Lately I’m learning a lot about myself.
More specifically, I’m learning how I look to the marketing algorithms in social media. And it’s far from flattering.
I’d already been thinking about all the ads I get served repeatedly. What do they say about me? About my age, weight, gender? About my socio-economic status and my phobias?
Let’s imagine that I didn’t have a big ego. (It’s hard, I know.) Instead of writing this blog post, I’d likely be booking a therapy session.
The first ad that I noticed I was seeing with too much frequency is for FreeBird boots and shoes. This one didn’t trouble me. I’d found the boots years ago. And while I’ve never bought a pair, I did like their unusual style. And every time they have a sale, I consider breaking down and making a purchase. Score a point for the algorithms.
The next two ads are much more concerning.
The first is for Wall Pilates. What does Wall Pilates say about me? A) Social Media thinks I’m out of shape. B) It doesn’t think I can afford to pay for a bougie Pilates class in a fancy studio. Are either of those things correct? Let’s move on.
The other ads I kept seeing are for [insert drum roll here] stool softeners! And not just the products. Did you know there’s actually a category for stool softener coaching? Me neither.
What is stool softener coaching? I got served a video with a nice lady very matter-of-factly sharing instructions on the best body position to “make things happen.”
But there’s more. Without getting too graphic, she shared choice tips like, making a “Moo” sound while pushing can help. No shit. (Yeah, I went there.) Clearly the internet thinks I’m all backed up. Or at least I’m at the age where I might be hangin’ with Jamie Lee Curtis talking about “yogurt.” Again, let’s move on.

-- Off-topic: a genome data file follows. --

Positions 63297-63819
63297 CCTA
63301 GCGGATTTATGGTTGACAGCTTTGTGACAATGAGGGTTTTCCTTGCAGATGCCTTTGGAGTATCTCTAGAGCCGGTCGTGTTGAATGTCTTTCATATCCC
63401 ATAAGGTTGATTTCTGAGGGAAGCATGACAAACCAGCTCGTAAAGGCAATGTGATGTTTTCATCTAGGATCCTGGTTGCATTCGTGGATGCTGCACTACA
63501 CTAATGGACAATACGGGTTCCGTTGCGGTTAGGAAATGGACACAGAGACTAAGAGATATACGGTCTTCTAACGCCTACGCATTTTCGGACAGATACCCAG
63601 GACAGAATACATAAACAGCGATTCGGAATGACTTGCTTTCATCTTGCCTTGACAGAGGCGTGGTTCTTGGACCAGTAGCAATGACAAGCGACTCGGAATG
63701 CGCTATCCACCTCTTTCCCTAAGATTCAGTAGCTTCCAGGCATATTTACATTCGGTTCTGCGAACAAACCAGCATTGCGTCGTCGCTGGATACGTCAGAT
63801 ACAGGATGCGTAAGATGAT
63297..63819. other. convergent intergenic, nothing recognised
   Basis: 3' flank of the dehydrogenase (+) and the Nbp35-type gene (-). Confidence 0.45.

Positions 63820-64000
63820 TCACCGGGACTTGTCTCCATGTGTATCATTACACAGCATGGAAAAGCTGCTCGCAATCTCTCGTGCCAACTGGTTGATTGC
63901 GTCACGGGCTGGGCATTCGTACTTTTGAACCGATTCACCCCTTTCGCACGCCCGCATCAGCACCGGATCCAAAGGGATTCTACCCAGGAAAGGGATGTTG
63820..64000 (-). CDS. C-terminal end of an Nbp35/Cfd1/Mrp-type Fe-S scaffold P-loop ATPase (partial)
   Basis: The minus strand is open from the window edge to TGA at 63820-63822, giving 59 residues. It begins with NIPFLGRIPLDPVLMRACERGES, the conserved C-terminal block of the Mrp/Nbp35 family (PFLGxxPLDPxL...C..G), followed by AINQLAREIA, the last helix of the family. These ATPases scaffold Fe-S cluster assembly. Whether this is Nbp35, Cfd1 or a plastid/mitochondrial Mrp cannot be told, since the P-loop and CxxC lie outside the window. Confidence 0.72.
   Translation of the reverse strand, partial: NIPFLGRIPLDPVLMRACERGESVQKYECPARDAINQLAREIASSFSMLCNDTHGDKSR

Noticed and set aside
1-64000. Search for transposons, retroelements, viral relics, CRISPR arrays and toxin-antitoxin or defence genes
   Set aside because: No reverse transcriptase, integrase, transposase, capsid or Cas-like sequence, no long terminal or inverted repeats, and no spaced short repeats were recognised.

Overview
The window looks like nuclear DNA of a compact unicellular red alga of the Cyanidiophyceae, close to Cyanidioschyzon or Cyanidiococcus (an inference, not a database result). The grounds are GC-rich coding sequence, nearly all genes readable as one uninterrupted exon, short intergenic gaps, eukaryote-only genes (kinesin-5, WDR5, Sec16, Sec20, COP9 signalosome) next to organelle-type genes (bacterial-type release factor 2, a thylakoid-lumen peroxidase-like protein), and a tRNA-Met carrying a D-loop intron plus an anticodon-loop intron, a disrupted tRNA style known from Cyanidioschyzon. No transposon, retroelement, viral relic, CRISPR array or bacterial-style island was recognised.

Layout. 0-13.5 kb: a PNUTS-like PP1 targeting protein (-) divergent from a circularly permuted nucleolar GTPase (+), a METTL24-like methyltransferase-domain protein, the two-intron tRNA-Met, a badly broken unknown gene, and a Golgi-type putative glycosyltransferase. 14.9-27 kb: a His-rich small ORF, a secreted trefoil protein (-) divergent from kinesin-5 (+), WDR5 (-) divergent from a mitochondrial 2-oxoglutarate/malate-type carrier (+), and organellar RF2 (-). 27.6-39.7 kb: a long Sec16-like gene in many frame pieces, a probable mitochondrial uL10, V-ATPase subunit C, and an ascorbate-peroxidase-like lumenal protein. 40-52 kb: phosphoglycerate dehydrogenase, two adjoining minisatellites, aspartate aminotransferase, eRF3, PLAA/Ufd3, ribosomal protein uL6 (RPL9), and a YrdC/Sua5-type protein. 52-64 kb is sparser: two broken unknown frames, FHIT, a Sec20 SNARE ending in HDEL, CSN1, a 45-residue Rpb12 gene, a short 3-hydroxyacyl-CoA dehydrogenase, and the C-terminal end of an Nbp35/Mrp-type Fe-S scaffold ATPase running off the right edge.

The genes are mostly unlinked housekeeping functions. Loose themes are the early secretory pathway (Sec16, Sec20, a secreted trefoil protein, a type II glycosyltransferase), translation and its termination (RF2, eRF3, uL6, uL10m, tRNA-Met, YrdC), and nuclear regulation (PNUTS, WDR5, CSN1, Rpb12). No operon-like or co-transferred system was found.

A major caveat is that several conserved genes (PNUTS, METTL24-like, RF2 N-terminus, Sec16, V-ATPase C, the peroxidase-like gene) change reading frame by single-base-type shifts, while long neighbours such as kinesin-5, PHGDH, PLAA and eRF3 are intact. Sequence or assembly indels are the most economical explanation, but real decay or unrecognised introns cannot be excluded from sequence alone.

About a week ago, I was visiting with my niece, a great young woman in her mid-20s. She’d said something that made me think about this topic.
Me: “What ads do you get served on social?”
Her: (Thinking) “Plushees, glitter goo, bird-related items [she’s a big fan of ornithology], and underwear.”
Me: “Gee, I get served ads for underwear.” (Pretty sure I didn’t actually use the word, “Gee.”)
But while she was getting served ads for cute, little camisoles with matching panties that display fun and sexy designs, I was getting ads for bras in battleship gray that helped in the fight to keep your back meat from bulging out your armholes.
Trying to console me, my niece confided that her undies are rather uncomfortable. All I could say was, “So is my self-image.”
This morning, I asked my husband, the famed Mr. Parker, what ads he gets served on social media. He thought and said, clothes, hats, and boats. That all made sense. He’s a big shopper, loves his hats and has sailed boats across oceans. Three more points for the algorithms.
Wait. He remembered that The Platform Formerly Known As Twitter is sending him ads for A) improving his dog’s behavior, and B) women’s clothing.
For the record, we don’t have a dog. And in over 25 years together, I’ve seen him try on my shoes exactly once. (Alcohol was involved.) Algorithm fail. Unless there’s something I don’t know. Where’s that therapist?
But back to me. (Remember: big ego) The online algorithms clearly see me as a woman of a certain age who’s out of shape, tight for cash, and can’t poop or control her boob-related back meat.
It’s a grim day to be me. But only if I buy into an algorithm-driven view of how best to market to Honey Parker. I do not.
For the record, I am indeed a certain age. What I’m not is a certain expectation of that age. I could always be in better shape but, for the amount of fun I have, I’m doing just fine and all my bills are paid. Lastly, I used the ladies’ room for its intended purpose (today), and my rack and back meat are under control.
Note: I still haven’t bought those boots and now I won’t. (Hello, polarity response.)
Your turn. What ads are the algorithms sending you? Are they getting it right?
Cheers and stay careful-ish,
Honey Parker has been writing, writing, writing for decades, decades, decades. In there, she has also been a standup comedian, a Hollywood screenwriter, a director, and a co-author of edgy business books. Careful-ish is her debut novel. It is the first in a trilogy. It is comedy-ish.